This week, it was announced that a consortium led by Rolls Royce had declared plans to build up to 16 mini-nuclear plants in the UK. The project requires a £200m government investment and is set to create 6,000 manufacturing jobs over the next five years and an additional 34,000 long-term jobs by the mid-2030s.
The consortium, which includes National Nuclear Laboratory, BAM Nuttall and Laing O'Rourke, has stated that, should the government back the concept, it could become a new export industry for the UK.
It’s a shot in the arm for the UK’s manufacturing industry which has faced a series of challenges in recent years, from ongoing uncertainty around Brexit through to skills shortages and, of course, the impact of the coronavirus pandemic. However, even if the plans go ahead, are we celebrating too soon? Here, we look closer at the proposed project and what it could mean for the UK’s industry and the economy on a local, national and global basis.
Rolls Royce stated that up to 80 per cent of the power station components would be made in factories in the Midlands and the North of England, before being transported to existing nuclear sites around the country for rapid assembly.
It’s another much-needed boost, particularly for the North. When the 2010-2015 coalition government put forward the Northern Powerhouse proposals, there was a promise to boost economic growth through the improvement of transport links in key northern hubs and to increase investment in science and innovation.
Fast forward to 2020 and the Northern Powerhouse has amassed many critics who claim not enough action has been taken. Speaking to The Yorkshire Post in October, Ryan Swift, a University of Leeds PhD researcher into the politics of the North, said: “The Northern Powerhouse agenda has had some success as a branding exercise...Its impact in terms of actually delivering significant government investment and policy change for the betterment of the region has been less notable.”
With the vision of the Northern Powerhouse not yet widely considered a reality, news of a government-backed project that brings thousands of new jobs to the area is undoubtedly a step in the right direction for Powerhouse doubters.
With the project pledging to create an initial 6,000 manufacturing jobs and a further 34,000 high-value roles, the opportunities are plentiful for professionals and students specialising in this field. However, will the UK have enough professionals to fulfil such demands?
Data from the government’s recently published Employer Skills Survey 2019 revealed that manufacturing organisations are doing less training than employers in most other sectors, with an average of just five training days per employee per year. This is in spite of the fact that manufacturing has a greater incidence of skills shortage vacancies than any other sector, apart from one: Construction. In fact, the survey found that one in three (36 per cent) vacancies in manufacturing are now skills shortage vacancies, which is mainly due to a lack of necessary specialist technical knowledge amongst applicants.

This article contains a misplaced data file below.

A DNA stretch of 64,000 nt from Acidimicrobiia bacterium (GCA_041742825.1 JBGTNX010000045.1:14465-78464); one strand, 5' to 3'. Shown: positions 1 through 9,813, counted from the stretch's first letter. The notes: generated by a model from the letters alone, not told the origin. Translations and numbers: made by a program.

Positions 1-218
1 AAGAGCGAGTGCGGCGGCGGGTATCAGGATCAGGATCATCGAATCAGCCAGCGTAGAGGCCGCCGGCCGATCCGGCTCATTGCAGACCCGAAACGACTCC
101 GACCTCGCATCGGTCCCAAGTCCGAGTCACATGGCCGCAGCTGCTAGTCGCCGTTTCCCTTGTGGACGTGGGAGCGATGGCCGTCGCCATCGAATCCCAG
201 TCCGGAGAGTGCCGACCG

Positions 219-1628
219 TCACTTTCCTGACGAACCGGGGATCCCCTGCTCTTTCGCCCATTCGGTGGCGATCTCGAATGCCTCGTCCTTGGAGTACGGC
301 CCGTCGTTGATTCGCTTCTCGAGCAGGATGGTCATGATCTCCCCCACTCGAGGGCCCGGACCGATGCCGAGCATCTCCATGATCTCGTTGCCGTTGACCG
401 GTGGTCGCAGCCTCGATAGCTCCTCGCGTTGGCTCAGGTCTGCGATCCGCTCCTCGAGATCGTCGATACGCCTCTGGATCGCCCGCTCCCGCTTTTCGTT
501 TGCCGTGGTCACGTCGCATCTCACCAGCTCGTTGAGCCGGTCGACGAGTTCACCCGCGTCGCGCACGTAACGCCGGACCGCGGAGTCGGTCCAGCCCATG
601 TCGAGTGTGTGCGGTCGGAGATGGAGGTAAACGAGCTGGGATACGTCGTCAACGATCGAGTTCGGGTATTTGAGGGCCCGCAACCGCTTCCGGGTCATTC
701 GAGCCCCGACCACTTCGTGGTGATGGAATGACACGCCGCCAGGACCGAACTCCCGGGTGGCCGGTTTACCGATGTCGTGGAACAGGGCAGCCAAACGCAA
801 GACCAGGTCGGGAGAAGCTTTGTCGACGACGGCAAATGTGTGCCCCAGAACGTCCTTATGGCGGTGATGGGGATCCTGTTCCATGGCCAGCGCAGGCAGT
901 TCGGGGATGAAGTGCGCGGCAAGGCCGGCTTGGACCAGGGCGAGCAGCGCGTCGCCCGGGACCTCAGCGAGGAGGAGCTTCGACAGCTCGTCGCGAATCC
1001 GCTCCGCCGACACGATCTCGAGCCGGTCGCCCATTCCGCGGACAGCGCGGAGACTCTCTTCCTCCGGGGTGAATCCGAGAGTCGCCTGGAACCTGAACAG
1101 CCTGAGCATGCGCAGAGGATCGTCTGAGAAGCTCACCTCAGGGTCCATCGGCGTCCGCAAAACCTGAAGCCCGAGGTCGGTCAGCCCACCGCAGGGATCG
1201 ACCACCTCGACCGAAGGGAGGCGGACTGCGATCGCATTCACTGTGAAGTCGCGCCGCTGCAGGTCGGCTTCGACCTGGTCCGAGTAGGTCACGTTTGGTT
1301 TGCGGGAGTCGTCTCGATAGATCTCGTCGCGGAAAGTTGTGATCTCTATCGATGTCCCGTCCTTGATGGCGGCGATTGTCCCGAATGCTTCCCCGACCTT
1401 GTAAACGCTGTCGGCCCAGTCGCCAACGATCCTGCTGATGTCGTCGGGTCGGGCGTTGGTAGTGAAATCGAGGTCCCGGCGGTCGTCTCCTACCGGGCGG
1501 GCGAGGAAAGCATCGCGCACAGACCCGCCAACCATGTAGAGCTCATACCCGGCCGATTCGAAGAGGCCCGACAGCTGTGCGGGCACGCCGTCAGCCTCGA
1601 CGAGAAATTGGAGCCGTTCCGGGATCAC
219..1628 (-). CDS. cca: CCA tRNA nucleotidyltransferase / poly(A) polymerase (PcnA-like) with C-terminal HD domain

It’s also worth noting that more than one in ten manufacturers in the UK are EU citizens who will lose their freedom to live, work and study in the UK from 1 January 2021. It means that employers already face a series of challenges recruiting the manufacturing talent they need, which doesn’t bode well for the nuclear project if action isn’t taken now.
The UK’s new export?
Perhaps the most exciting element of the nuclear project is the possibility to provide the UK with a new and highly sought after export. Providing the consortium can prove that its factory concept can deliver high-quality nuclear plants on time and within budget, there is potentially a world market for the technology.
Speaking to the BBC, clean energy consultant Michael Liebreich stated that “the price per unit of energy may be higher than with wind or solar but nuclear delivers power pretty much 24/7 and therefore can command a premium.” Additionally, the concept could be the UK’s solution to tackling the challenge of global climate change, with Liebreich predicting a vast export market as the world switches to low carbon energy.
During a time when uncertainty is swirling around trade deals as a result of Brexit, and with the UK’s future position in the global marketplace called into question, the prospect of a new, highly valuable export is surely music to the ears of industry leaders right now.
The story so far
We know that nuclear projects in the UK have long been the subject of controversy, with environmental campaigners pointing out that nuclear is more expensive than renewables, takes longer to build and produces hazardous waste. On the other hand, advocates state that it provides a valuable source of low-carbon energy to complement the fluctuating output of renewable sources like wind and solar.
Wherever you stand on the issue of nuclear and whatever the outcome of the consortium’s efforts to get the project over the line, there’s no denying that it presents exciting opportunities, particularly in manufacturing. Of course, there are obstacles to overcome, but news of job creation and a potentially lucrative UK export doesn’t come around very often, especially in 2020, so we for one will be watching the story unfold with great interest.